New York Times touts benefits of Sublingual Immunotherapy.
For much of her adult life, Shirley Hickey received two injections a week in an effort to tame severe allergies that caused frequent sore throats and sinus infections. Now she uses a less painful method.
“One drop under the tongue every morning, and that’s it,” said Ms. Hickey, 65, who lives in Beaver Falls, Pa. She is free of symptoms and sinus infections from her allergies to ragweed and tree pollens, she said.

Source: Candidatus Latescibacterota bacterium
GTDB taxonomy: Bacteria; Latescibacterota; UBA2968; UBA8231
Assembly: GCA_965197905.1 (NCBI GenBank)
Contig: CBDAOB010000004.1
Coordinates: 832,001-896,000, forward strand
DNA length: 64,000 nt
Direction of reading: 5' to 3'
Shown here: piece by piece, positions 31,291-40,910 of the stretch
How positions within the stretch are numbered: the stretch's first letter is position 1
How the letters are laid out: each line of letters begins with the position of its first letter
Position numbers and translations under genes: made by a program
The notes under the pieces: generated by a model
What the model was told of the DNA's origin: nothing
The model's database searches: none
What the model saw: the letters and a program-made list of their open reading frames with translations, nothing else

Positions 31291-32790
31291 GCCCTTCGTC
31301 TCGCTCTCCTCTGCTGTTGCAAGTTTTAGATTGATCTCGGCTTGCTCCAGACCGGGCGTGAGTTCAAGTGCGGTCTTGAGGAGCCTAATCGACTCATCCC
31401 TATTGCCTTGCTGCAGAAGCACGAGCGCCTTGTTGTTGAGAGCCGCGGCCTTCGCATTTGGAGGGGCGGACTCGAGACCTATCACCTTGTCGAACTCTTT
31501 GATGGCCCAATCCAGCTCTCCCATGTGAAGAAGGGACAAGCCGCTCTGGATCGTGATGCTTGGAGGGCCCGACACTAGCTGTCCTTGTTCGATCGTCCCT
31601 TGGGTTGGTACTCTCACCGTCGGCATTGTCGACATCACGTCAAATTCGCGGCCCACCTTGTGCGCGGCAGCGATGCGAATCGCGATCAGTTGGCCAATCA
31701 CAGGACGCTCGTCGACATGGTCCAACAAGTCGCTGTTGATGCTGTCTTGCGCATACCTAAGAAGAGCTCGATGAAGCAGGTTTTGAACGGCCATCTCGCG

Injections have been used to treat allergies from inhaled substances — often known as hay fever — for 100 years, and the basic formula has changed little. But an alternative is now emerging — liquids or tablets placed under the tongue.
Both Merck and Stallergenes, a French company, are seeking marketing approval for tablets to treat grass pollen allergies. An advisory committee to the Food and Drug Administration will discuss the drugs next week.